Output forecast to grow in 2014 on the back of infrastructure

Steady growth expected for industry output led by resurgent housing and infrastructure sectors.

Construction output is forecast to increase steadily over the next five years, according to the latest research from Leading Edge, with infrastructure, industrial and housing offering the brightest spots.

Construction output forecasts

Source: Leading Edge

Meanwhile commercial remains a concern. Looking at the regional picture, London and the South-east will continue to take the largest share.

The latest forecasts from construction consultants Leading Edge reveal that output is set to grow in 2014 by 2.2 per cent after two years of decline.

There is reassurance that growth is set to bed in with stronger forecasts for the following three years. Output is set to grow by 3.5 per cent in 2015 and by over 4 per cent in 2016 and 2017.

“We’re being more cautious on housing as there are uncertainties around the level of demand and the response to it from the next government”

Mel Budd, Leading Edge

Hot spots for growth over the next two years include infrastructure and industrial, the only sectors forecast to see more than 5 per cent growth year on year in 2014 and 2015.

Within infrastructure, there are expectations that the struggling roads sector will bounce back when fresh government funding kicks in from 2015/16. Rail output is forecast to continue its strong performance.

Housing forecasts more cautious

Private housing is forecast for growth of 6.4 per cent in 2013, but later years are expected to see a slower rate of improvement than some commentators may have hoped for or indeed predicted.

Private housing output forecast

Source: Leading Edge

Leading Edge managing director Mel Budd says the consultancy has been more cautious around its housing forecasts. “Everyone is talking about housing, but growth may not be as high as some think,” he says.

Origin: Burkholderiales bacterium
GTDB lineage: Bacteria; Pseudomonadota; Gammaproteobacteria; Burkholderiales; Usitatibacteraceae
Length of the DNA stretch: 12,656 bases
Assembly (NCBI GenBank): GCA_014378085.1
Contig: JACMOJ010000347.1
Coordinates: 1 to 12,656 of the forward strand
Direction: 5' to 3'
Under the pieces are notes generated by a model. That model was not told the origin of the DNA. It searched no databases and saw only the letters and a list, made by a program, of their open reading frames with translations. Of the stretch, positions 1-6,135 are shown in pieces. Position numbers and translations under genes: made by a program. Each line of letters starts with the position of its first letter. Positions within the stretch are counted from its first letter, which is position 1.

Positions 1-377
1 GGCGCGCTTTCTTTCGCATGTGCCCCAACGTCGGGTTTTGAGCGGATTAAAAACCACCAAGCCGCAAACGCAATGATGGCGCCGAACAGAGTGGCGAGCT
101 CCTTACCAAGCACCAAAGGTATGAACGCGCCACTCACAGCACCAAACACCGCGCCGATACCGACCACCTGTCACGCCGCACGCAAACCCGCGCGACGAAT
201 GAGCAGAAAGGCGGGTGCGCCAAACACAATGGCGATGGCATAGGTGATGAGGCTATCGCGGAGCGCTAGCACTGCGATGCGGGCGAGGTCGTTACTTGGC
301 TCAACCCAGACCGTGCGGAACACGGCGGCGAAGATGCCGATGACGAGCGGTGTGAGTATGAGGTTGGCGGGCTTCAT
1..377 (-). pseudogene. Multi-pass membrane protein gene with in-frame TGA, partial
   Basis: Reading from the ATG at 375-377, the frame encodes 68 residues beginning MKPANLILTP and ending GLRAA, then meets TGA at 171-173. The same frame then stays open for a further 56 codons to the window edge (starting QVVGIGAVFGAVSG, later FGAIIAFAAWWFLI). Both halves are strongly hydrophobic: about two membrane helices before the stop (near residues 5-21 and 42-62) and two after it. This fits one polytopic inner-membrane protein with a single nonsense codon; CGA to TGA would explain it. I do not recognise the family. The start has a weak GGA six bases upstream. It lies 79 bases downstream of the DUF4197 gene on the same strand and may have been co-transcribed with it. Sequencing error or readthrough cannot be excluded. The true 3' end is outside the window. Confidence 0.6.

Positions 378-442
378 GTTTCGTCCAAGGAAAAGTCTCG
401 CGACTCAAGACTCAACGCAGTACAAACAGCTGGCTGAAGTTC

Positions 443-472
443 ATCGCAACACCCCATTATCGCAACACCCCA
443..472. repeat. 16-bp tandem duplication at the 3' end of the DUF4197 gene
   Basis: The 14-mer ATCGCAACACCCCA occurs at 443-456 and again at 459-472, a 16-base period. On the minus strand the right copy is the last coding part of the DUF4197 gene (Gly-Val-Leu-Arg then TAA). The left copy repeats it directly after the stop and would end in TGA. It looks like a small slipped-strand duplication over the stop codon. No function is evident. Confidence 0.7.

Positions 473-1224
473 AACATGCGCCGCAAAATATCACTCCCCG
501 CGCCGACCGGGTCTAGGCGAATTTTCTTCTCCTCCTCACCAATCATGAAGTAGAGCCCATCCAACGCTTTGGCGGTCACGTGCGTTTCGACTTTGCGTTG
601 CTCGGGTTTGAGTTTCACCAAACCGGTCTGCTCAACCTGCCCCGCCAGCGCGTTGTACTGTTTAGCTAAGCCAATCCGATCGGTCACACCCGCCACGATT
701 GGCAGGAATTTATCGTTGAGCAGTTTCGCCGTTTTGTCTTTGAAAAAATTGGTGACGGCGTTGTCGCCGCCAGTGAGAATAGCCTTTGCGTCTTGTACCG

“For private housing, the North-east, Yorkshire & the Humber and Wales are struggling”

Mel Budd, Leading Edge

“We’re being more cautious as there are uncertainties around the level of demand and supply and the response to it from the next government.

“The big players have been very positive, but there are questions over whether they have the capacity in the short term to deliver a sharp jump in the number of new units required to meet the ever increasing demand.”

Orders offer encouragement

However, he highlights that housing new orders are on the up in most of the British regions, and that growth is there in the sector.

“Orders have also gone up for public housing,” Mr Budd says. “But the North-east, Yorkshire & the Humber, Scotland and Wales are still struggling.”

Regional output forecasts

Source: Leading Edge

Demand in Wales is slow owing to the lack of a Help to Buy equivalent, though plans by the Welsh Government are in place to introduce a similar scheme.

Leading Edge’s regional forecasts across the construction industry reveal London and the South-east will take the lion’s share of the value of output in 2014.

“The shopping centre pipeline collapsed over the past two years and is now returning, albeit in historic terms from a very low base”

Mel Budd, Leading Edge

All regions, however, should experience improvement next year. The strongest growth rate is forecast for the North-east, but the region has been in decline since 2009, so any sharp improvement is largely due to this weak base.

Elsewhere, Yorkshire & the Humber and the South-west are set for stronger gains in 2014, while London and the South-east will return to growth after a fall this year, with Crossrail continuing to boost output.

Total output in the capital is set to decline this year due to commercial prospects not coming to fruition.

Commercial sector concerns

Once again, the commercial sector is among the dimmer prospects according to the forecasts. A decline of 6.5 per cent is predicted for 2013 overall, after a double-digit fall last year.

“It is the biggest sector, but it’s not really going anywhere,” Mr Budd says. New orders remain at low levels but retail in particular is a danger spot, though plans for larger developments are on the horizon.

“The continued growth in online retailing and so many empty shops on the high street are a concern,” Mr Budd continues. “But the shopping centre pipeline collapsed over the past two years and is now returning, albeit in historic terms from a very low base.”

Flagship development schemes, such as Westfield and the redevelopment of two of Croydon’s major shopping centres, are focused around London, though the £275m development in Bradford city centre is coming back on line.

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